Well when the screaming deal comes up on a clean Guzzi, I'll buy it and spend hours dialing it in and starring at it between rides. I guess I'll always be one of those guys who loves anything with two wheels. That might explain why I bought a Jawa 354 (1961) that I found in a barn recently.
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Old 05-09-2012, 02:58 PM   #65
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James Bay Road

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Originally Posted by BonkDog View Post
Great report, Nick. I thoroughly enjoyed reading about your adventures. I also commented at the James Bay site.

Good luck whenever you decide to conquer the James Bay and Trans Taiga roads.
Thanks Bonkdog - glad you enjoyed it. I have been up the James Bay Road a couple of times. Once on my own on a BMW K100 (over 200,000kms on that one), and the following year with my son - me on a Yamaha Royal Star Tour Deluxe and my son, with freshly minted licence, on his 1980 Honda CM400. Great fun both times, but not enough gravel.

If you are interested, you can view a short, dusty video here: http://www.youtube.com/watch?v=i8iK1ct3Ydc

Nick


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Old 05-09-2012, 03:13 PM   #66
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No risk = No fun!

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I was servicing my GSA yesterday and noticed that Guzzi's closely resemble BMWs that have been dropped on both sides without cylinder head protection.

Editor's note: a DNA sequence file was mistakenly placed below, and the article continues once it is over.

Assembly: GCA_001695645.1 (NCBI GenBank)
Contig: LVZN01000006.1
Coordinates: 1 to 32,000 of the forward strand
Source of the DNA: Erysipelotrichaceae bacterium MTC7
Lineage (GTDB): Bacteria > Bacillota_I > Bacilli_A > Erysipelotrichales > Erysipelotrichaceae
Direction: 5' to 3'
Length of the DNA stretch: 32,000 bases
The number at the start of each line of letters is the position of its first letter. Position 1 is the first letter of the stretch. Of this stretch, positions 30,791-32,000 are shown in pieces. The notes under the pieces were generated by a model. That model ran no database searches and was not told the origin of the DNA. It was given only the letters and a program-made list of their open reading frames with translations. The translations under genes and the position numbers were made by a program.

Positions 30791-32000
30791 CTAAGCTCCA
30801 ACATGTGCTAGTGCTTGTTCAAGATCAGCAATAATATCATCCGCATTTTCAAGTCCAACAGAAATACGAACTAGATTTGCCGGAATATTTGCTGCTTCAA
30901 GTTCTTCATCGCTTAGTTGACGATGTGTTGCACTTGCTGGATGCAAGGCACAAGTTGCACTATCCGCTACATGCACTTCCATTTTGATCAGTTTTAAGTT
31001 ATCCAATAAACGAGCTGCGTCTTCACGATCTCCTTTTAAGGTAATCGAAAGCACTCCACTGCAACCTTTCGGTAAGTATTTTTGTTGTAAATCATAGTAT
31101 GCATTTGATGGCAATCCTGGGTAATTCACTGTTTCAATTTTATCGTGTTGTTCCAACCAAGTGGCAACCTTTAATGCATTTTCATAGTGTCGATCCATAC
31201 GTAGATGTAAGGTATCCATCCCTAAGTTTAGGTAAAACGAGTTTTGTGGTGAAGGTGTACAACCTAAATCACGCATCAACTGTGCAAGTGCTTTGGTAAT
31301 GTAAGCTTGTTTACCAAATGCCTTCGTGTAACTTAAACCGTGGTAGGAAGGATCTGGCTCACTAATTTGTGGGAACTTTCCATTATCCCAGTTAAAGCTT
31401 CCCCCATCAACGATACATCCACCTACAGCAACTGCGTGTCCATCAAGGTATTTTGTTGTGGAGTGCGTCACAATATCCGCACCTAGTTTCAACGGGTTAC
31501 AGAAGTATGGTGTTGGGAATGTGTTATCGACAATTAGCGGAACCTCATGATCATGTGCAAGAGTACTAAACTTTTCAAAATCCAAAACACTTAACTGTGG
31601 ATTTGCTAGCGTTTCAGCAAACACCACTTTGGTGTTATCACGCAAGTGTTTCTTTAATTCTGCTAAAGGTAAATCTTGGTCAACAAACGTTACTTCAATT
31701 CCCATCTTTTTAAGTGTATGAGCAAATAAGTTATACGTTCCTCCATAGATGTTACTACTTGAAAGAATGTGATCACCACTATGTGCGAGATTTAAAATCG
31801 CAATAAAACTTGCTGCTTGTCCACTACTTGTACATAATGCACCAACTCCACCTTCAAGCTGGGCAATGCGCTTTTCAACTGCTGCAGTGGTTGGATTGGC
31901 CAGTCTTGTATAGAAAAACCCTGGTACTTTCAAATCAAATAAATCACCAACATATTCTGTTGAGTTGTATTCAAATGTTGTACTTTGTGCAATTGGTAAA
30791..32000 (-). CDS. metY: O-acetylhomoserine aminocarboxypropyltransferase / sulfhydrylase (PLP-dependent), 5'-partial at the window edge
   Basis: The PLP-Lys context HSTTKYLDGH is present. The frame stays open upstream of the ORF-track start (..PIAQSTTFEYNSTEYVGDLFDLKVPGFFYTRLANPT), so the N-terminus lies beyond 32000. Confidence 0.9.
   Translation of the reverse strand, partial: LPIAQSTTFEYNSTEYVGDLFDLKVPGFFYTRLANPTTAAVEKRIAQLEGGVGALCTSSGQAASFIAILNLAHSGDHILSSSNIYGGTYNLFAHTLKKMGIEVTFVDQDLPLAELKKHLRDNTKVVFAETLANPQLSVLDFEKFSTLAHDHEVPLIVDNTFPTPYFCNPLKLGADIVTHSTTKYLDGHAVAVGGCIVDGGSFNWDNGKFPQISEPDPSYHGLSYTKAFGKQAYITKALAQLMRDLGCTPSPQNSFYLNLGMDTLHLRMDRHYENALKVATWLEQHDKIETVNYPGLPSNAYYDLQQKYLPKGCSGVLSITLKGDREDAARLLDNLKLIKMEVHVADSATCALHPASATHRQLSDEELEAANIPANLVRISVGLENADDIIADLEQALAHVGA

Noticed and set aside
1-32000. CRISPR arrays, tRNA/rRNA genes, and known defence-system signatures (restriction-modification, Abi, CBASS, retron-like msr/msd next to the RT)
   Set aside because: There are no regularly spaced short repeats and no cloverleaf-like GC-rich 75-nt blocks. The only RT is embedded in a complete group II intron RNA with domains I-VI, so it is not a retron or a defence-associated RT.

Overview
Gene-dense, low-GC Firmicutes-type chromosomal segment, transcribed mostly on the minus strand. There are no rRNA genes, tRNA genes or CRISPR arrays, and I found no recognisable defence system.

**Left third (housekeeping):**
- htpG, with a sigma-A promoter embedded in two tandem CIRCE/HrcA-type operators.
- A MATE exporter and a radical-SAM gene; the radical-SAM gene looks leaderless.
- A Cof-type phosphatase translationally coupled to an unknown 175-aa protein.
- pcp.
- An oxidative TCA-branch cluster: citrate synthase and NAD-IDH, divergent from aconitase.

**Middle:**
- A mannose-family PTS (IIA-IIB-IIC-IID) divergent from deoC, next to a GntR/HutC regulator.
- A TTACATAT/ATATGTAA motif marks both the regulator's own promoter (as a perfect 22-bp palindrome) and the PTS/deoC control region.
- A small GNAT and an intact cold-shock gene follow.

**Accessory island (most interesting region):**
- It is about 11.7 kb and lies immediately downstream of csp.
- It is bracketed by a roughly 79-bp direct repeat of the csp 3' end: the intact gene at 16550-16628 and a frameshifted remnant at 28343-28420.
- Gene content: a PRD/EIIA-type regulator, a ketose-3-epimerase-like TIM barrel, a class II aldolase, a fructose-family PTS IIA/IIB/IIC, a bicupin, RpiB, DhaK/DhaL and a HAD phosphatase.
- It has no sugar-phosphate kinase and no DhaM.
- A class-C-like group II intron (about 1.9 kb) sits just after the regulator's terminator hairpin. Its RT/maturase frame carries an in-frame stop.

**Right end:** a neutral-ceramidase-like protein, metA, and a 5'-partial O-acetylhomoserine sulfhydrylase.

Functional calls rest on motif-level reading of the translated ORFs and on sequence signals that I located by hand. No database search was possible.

The idea of being able to do roadside repairs is enduring. The idea that you are at risk with modern Jap bike technology is simply obsolete.
The old joke about Guzzis being 'perky' (or nubile, depending on your preference) and airheads being gravity challenged is barely worth repeating. Get one - you may never go back to a BMW!

As for roadside repairs, its my comfort level - nothing really to do with the realities of the reliability of modern bikes. I find the possibility of a roadside disaster to be part of the joy and pleasure of long rides in remote places. Too much reliability, too much smoothness, too capable handling, too much power - well, its all too dull. I'll take a bike that sounds right, is moody, obstinate sometimes, a bit cranky and subject to the occasional problem over some soulless piece of perfect engineering any time.

No risk = no fun. This is not a new revelation for me but something I have been enjoying / enduring for a long time. Further explanation here: http://www.adamsheritage.info/in_praise_of_older.htm

Nick
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Old 05-09-2012, 07:18 PM   #67
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Quote:
Originally Posted by nick949eldo View Post
As for roadside repairs, its my comfort level - nothing really to do with the realities of the reliability of modern bikes. I find the possibility of a roadside disaster to be part of the joy and pleasure of long rides in remote places. Too much reliability, too much smoothness, too capable handling, too much power - well, its all too dull. I'll take a bike that sounds right, is moody, obstinate sometimes, a bit cranky and subject to the occasional problem over some soulless piece of perfect engineering any time.